Despite expecting a bona fide horror story, I still managed to have quite a great time with this one. Dean's character development is eminently likable and all the characters are quite humorous in their own right, even Del Payne's dog, Scootie. This novel contains some really witty repartee between the characters and it's quite humorous, mostly, which will elicit a few smiles and maybe some chuckles. Despite being a screwball comedy, it does have a very tangible element of suspense especially regarding Del Payne which manages to hold almost till the end.

If you're looking to read something light and breezy and have never tried horror comedy, this novel might be a really good start.

Rating: 3.5/5 (find out about ratings here).

Final Word (Go or no go?): Go!

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Wednesday, December 1, 2010

Review - Dan Brown -- The Lost Symbol

What?  Dan Brown's The Lost Symbol.

What’s it about? Roberg Langdon getting blackmailed (what? again??) by a tattooed villain to uncover an ancient and powerful secret symbol/artifact which if revealed will have catastrophic consequences on the world. If he doesn't, his friend gets killled (sigh). For some reason, the CIA is involved to ensure the secret is not revealed but mainly they are there to make the proceedings a tad more interesting.

Backcover Description: 
As the story opens, Harvard symbologist Robert Langdon is summoned unexpectedly to deliver an evening lecture in the U.S. Capitol Building. Within minutes of his arrival, however, the night takes a bizarre turn. A disturbing object--artfully encoded with five symbols--is discovered in the Capitol Building. Langdon recognizes the object as an ancient invitation . . . one meant to usher its recipient into a long-lost world of esoteric wisdom.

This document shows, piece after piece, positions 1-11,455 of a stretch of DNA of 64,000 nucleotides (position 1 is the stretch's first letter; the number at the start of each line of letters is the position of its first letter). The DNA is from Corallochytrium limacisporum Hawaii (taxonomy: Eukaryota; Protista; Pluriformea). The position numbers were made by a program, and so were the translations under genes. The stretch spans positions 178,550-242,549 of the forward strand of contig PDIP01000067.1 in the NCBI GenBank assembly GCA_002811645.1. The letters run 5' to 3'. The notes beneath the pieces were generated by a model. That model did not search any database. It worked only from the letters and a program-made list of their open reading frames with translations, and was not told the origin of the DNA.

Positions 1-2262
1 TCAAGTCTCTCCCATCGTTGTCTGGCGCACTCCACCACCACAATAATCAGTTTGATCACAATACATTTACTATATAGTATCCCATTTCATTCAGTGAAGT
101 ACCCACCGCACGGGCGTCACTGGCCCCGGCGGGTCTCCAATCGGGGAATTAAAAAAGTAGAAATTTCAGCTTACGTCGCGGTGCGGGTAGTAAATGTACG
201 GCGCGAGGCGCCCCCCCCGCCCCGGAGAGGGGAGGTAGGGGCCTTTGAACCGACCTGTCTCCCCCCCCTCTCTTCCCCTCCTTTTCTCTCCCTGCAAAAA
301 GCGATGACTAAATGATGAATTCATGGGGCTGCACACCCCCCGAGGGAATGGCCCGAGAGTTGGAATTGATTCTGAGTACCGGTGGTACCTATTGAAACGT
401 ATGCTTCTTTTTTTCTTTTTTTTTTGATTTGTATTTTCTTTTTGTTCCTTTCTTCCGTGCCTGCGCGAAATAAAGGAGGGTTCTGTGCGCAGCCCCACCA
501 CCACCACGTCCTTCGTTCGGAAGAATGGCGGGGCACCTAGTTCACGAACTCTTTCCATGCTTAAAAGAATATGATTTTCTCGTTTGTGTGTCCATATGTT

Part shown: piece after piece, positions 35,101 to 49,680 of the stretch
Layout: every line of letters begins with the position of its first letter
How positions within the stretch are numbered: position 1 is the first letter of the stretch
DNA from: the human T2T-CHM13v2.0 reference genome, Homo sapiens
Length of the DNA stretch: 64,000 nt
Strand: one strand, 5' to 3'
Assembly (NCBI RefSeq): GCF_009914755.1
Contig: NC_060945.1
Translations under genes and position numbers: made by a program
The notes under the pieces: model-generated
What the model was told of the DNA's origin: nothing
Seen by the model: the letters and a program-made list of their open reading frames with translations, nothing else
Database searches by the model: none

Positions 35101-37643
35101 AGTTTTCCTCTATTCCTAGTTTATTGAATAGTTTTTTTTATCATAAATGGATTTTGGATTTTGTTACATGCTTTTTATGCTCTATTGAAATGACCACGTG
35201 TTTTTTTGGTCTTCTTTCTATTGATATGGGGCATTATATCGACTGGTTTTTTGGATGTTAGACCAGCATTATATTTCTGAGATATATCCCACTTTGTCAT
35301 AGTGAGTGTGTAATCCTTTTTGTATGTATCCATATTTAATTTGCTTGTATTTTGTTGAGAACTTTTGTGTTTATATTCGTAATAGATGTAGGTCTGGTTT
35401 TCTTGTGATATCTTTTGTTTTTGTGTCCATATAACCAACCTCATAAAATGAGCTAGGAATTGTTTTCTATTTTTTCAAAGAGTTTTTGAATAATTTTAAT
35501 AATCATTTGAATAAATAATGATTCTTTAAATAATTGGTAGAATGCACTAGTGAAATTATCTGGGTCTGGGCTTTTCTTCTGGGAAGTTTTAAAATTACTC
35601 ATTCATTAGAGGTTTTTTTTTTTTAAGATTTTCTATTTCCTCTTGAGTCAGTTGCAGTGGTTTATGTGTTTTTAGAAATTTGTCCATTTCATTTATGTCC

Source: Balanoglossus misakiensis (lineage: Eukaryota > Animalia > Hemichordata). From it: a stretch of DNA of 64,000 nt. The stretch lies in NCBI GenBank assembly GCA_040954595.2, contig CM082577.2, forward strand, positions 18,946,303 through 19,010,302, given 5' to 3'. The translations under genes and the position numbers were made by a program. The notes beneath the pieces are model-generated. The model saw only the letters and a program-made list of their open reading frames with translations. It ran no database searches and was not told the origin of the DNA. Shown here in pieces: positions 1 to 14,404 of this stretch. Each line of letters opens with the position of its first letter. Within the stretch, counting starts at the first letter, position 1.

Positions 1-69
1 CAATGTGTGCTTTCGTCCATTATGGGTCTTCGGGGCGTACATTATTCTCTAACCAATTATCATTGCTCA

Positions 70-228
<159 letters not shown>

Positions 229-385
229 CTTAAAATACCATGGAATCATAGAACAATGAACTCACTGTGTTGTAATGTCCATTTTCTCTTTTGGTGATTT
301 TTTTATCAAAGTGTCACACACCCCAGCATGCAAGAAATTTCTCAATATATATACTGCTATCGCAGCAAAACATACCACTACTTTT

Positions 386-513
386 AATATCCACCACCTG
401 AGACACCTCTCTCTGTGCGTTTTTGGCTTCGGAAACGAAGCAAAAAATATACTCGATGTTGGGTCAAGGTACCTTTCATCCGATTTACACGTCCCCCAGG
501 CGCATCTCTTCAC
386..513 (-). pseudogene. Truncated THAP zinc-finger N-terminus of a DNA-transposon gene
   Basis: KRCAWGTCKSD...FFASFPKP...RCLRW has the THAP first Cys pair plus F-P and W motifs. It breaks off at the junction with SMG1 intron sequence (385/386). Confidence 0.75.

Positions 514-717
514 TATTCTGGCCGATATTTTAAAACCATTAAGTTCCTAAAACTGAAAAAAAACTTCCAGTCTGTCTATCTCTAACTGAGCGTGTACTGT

When Langdon’s beloved mentor, Peter Solomon--a prominent Mason and philanthropist--is brutally kidnapped, Langdon realizes his only hope of saving Peter is to accept this mystical invitation and follow wherever it leads him. Langdon is instantly plunged into a clandestine world of Masonic secrets, hidden history, and never-before-seen locations--all of which seem to be dragging him toward a single, inconceivable truth.

So, is it worth reading?  Perhaps I should not do this review. Why you ask?  Particularly because I'm still vexed by the fact that there's no symbol in the The Lost Symbol (what the ?) and its grandiose preposterousity.  Let's do away with the bad stuff first.  There is no symbol to be found. That's weird, especially for a book titled 'The Lost Symbol'. The novel is filled with bombast and preposterous claims (that shouldn't bother you much, if you're a DB fan like me).  As usual, there are again too many coincidences that keep the plot going. The CIA is along for the ride to make things tad more interesting but it's never particularly clear why the CIA is there.